I am often reminded of what science fiction author Robert Heinlein once observed that "A generation which ignores history has no past and no future.”
Kentucky has its share of rather colorful and influential characters in its political past and a number of them served as state senators. Some have been pretty shady while others achieved remarkable accomplishments of national importance. All of that is now available in a one volume history written by Fort Thomas resident, Paul Whalen.
He wrote the book because one did not exist. Whalen says that the last book written about Kentucky senators was publish in 1976 so he revisited the idea and put his own touch on understanding our past. The result is Profiles of Kentucky’s United States Senators 1792 - Present published by Acclaim Press.
Whalen became interested in history at a young age. He says, “I became interested in history during elementary school. I started reading Augusta Stevenson's biographies of famous Americans. I also recall reading about Abraham Lincoln and learning that he was born in Kentucky.” His family often took him to historic sites and his interest grew from there. Knowing our past helps us appreciate our present and can help us plan for the future.
Whalen retired from the federal government after 32 years of service working for in various legal capacities. But he is not one to rest. He says, “As of July 2020, I am now an Administrative Law Judge for the Kentucky Department of Workers Compensation. I am one of 15 judges state wide that adjudicates Workers Compensation Claims.”
As a nation, we love numbers and this one is particularly telling. Whalen says that, “Between 1792 and 1820, Kentucky had over 18 different people serve as US Senators in part due to resignations. [But] between 1992-2020, Kentucky has only had 4 different US Senators.”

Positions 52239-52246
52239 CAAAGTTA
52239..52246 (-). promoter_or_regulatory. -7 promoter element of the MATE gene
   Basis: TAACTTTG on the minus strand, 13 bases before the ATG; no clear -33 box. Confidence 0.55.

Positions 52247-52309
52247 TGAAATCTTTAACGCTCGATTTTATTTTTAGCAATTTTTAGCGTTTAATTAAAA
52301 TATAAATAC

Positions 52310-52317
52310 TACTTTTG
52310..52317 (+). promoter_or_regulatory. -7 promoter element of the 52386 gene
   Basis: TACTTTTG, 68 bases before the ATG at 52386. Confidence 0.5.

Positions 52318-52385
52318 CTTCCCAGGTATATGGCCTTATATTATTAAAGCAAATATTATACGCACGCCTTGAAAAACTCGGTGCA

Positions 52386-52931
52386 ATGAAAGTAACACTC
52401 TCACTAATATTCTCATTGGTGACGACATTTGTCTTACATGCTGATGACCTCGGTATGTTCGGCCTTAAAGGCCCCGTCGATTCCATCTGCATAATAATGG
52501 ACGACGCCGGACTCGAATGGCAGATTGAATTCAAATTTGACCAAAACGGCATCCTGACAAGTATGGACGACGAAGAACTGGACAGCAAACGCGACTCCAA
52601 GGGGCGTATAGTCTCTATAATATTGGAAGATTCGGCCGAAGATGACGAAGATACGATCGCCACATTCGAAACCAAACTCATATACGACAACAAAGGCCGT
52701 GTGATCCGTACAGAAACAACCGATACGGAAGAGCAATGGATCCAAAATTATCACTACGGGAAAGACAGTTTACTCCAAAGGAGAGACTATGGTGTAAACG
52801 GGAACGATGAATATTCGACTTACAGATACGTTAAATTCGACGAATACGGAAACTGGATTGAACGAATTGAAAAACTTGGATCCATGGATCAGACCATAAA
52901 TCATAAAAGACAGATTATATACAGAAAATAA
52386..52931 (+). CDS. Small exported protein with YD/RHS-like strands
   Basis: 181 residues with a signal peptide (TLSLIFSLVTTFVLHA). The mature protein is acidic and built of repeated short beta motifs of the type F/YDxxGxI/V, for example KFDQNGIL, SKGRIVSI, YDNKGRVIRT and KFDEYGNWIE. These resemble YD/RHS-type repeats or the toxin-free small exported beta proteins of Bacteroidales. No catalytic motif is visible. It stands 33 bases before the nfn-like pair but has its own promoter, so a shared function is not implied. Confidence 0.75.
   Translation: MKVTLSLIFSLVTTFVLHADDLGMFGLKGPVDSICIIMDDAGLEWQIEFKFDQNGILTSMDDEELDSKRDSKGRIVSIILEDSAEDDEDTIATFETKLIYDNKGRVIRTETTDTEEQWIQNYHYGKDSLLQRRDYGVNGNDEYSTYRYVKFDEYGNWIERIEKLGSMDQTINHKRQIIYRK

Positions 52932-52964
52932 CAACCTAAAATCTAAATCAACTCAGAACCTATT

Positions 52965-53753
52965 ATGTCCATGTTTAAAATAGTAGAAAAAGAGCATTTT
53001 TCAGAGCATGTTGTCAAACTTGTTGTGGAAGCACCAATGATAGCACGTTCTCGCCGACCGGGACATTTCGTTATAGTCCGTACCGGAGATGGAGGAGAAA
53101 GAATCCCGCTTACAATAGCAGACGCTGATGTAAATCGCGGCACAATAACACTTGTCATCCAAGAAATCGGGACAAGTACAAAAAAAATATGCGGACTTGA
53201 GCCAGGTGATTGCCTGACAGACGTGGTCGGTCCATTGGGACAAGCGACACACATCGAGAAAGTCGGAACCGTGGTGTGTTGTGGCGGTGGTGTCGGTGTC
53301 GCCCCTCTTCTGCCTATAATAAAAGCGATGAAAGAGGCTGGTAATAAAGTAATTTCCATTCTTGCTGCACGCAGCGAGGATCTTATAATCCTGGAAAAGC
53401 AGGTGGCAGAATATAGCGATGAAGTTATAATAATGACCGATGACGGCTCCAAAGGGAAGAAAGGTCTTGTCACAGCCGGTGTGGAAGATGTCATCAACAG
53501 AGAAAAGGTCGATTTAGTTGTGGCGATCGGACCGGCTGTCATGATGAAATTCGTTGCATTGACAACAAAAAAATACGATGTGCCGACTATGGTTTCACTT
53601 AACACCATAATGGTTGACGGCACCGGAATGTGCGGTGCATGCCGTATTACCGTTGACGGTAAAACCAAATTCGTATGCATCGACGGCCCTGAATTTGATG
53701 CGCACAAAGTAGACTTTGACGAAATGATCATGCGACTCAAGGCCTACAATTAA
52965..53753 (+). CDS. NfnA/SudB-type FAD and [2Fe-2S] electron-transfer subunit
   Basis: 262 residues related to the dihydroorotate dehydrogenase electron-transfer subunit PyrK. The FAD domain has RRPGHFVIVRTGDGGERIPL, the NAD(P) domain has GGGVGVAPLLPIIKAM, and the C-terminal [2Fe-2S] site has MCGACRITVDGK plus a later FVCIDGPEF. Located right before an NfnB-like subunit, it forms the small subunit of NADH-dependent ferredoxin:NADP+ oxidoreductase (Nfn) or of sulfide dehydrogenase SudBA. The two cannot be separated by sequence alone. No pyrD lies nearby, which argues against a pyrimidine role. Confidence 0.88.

Whalen tells the story of Alben Barkley who helped push most of the New Deal legislation through Congress when he served as Majority or Assistant Majority Leader. Whalen says that Barkley “is responsible for the Rural Electric Co-ops which started appearing in the late 1930s which made electricity available for most farm families. It should be noted that Alben Barkley was a US Congressman (from the Paducah area) for 14 years. One of the last things he did before going across the hall to the Senate in 1927 was pass legislation which built the bridge across the Ohio River from Paducah to Illinois.” One story has it that Barkley also created the “Veep” term to describe FDR’s vice-president. And he has a lake named in his honor. The book has many other interesting stories of our senators.
And the book is full of names you know but may not know much about. People like Henry Clay, John J. Crittenden, John G. Carlisle, Alben W. Barkley, A. B. “Happy” Chandler, and Jim Bunning. The book is full of fascinating and influential people who seem larger than life but ultimately offers a perspective of who we are as Kentuckians. “We are not makers of history. We are made by history,” wrote Martin Luther King, Jr. Paul Whalen’s book reminds us what we are made of.
You can find the book in the following places:
-The Blue Marble bookstore will have autographed copies. Call the store at (859) 781-0602 to order.
- Directly from Acclaim Press, the publisher: https://www.acclaimpress.com/books/profiles-of-kentuckys-united-states-senators-1792-2020/
- Roebling Books in Covington
- Carmichael Books in Louisville
You can also discover more about Fort Thomas history on the Fort Thomas app which is a free download.
|Courtesy: Paul Whalen|